With such a system in place, it might be possible to prevent injuries to vulnerable people, divert or move planes into hangers and protect cars and other property.

Studying the storms that produced the May 20, 2013 Oklahoma–Moore tornado that led to 24 deaths, destroyed 1 150 homes and resulted in an estimated $2 billion in damage, they developed zero to 90 minute hail forecasts that captured the storm's impact better than the National Weather Service forecasts produced at the time.

"The storms in the model move faster than the actual storms," Snook says. "But the model accurately predicted which three storms would produce strong hail and the path they would take."

The models required Stampede to solve multiple fluid dynamics equations at millions of grid points and also incorporate the physics of precipitation, turbulence, radiation from the Sun and energy changes from the ground. Moreover, the researchers had to simulate the storm multiple times - as an ensemble - to estimate and reduce the uncertainty in the data and in the physics of the weather phenomena themselves.

The potential of hail prediction

Though the ultimate impacts of the numerical experiments will take some time to realize, its potential motivates Snook and the severe hail prediction team.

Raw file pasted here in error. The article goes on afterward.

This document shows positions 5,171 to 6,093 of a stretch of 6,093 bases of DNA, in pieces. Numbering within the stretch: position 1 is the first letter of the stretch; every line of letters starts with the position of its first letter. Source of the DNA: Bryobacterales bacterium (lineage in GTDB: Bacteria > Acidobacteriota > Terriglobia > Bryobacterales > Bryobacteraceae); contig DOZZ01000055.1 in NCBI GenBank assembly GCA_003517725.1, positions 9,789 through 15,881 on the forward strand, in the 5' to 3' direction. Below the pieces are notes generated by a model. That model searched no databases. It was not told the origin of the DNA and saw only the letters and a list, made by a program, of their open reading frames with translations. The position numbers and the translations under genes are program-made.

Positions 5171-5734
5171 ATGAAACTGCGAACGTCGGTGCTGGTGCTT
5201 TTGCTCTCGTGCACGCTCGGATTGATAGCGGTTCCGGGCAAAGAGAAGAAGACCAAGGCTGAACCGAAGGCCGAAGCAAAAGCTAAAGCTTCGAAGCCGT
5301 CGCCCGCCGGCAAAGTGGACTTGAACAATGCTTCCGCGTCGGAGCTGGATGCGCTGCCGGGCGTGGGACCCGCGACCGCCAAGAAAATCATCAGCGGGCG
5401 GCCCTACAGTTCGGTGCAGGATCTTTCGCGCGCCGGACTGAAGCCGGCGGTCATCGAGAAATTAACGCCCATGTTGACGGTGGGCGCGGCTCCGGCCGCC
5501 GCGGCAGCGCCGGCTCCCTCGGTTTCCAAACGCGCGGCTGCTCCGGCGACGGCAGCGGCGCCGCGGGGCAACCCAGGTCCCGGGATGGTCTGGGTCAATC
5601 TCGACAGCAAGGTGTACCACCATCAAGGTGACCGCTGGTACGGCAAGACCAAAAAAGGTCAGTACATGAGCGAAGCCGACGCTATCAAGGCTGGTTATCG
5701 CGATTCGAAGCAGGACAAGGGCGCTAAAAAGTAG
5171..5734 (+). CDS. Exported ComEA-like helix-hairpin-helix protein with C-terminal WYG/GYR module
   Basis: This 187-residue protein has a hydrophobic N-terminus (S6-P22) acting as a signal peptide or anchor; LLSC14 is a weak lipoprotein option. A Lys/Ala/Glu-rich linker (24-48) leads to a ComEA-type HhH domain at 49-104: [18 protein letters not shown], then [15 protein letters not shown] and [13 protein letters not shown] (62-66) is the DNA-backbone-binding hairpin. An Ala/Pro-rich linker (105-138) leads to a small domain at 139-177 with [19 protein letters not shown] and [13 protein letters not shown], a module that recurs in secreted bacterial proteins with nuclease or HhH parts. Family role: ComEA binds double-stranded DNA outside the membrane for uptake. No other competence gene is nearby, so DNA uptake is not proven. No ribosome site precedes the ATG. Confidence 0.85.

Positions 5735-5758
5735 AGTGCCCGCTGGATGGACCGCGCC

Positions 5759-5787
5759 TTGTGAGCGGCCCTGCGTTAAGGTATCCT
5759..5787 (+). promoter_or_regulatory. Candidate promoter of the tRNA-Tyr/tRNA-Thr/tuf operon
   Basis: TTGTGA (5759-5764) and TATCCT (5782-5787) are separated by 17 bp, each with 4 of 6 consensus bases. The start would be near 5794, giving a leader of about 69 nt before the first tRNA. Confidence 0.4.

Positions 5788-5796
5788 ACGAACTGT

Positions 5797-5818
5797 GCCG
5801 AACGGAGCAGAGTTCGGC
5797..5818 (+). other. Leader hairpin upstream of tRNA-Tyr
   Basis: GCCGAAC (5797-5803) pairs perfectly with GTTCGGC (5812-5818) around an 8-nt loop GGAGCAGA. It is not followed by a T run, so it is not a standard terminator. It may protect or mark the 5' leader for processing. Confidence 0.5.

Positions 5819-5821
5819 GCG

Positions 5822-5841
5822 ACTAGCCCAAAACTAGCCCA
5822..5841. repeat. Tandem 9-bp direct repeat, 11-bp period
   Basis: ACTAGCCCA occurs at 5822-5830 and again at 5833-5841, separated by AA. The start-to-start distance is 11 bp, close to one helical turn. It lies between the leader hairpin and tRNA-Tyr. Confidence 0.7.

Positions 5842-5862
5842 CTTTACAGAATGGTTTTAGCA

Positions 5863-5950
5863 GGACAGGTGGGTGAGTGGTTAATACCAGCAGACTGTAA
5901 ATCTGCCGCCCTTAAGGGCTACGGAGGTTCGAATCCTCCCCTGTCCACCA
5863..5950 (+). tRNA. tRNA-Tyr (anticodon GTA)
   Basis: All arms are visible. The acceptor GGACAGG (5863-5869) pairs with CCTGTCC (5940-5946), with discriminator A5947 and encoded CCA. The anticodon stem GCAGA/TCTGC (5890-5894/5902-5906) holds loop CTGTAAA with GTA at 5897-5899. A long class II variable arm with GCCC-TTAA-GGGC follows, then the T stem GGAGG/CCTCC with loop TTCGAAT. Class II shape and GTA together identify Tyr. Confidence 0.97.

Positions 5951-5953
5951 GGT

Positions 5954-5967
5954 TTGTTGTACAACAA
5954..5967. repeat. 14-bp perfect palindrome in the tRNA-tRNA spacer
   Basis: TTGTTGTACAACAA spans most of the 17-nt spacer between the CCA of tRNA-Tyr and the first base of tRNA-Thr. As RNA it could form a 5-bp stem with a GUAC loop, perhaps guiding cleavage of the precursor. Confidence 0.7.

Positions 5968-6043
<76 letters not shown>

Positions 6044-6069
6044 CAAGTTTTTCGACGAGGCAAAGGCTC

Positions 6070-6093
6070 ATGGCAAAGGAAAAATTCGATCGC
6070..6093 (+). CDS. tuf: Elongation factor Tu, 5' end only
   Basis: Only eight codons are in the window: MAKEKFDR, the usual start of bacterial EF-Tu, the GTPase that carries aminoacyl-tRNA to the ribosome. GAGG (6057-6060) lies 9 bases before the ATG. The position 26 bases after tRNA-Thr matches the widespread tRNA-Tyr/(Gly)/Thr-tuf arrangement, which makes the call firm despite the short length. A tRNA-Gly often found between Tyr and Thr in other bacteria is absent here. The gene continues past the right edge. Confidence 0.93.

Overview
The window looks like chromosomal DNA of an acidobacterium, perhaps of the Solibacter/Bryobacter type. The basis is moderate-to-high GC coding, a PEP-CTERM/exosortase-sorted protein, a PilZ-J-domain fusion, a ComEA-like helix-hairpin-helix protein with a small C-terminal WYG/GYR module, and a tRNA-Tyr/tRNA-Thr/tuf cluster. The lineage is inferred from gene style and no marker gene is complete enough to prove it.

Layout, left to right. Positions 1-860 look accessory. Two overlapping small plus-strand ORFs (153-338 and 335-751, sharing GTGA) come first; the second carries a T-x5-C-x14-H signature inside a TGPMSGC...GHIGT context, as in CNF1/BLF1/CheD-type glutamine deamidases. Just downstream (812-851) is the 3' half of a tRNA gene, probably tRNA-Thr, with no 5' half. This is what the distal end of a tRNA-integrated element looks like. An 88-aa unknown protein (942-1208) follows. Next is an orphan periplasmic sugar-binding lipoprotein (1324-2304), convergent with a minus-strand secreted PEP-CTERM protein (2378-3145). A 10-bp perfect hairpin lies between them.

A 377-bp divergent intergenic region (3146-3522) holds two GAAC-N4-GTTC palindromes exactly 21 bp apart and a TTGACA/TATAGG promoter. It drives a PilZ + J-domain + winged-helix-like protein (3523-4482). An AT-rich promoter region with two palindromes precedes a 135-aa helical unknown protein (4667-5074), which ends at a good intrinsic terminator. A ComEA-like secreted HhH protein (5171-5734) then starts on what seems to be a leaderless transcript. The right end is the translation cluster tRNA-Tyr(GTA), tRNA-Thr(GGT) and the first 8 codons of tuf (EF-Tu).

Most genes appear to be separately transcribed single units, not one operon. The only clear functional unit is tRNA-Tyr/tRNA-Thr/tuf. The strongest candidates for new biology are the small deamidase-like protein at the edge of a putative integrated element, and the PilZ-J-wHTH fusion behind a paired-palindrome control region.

"This has the potential to change the way people look at severe weather predictions," Snook says. "Five or 10 years down the road, when we have a system that can tell you that there's a severe hail storm coming hours in advance, and to be able to trust that - it will change how we see severe weather. Instead of running for shelter, you'll know there's a storm coming and can schedule your afternoon."

Ming Xue, the leader of the project and director of the Center for Analysis and Prediction of Storms (CAPS) at OU, gave a similar assessment.

"Given the promise shown by the research and the ever-increasing computing power, numerical prediction of hailstorms and warnings issued based on the model forecasts, with a couple of hours of lead time, may indeed be realized operationally in a not-too-distant future, and the forecasts will also be accompanied by information on how certain the forecasts are."

  • The team published its results in the proceedings of the 20th Conference on Integrated Observing and Assimilation Systems for Atmosphere, Oceans and Land Surface (IOAS-AOLS); they will also be published in an upcoming issue of the American Meteorological Society journal Weather and Forecasting.

Source: NSF

Featured image: Great Bend Supercell by Lane Pearman (CC - Flickr)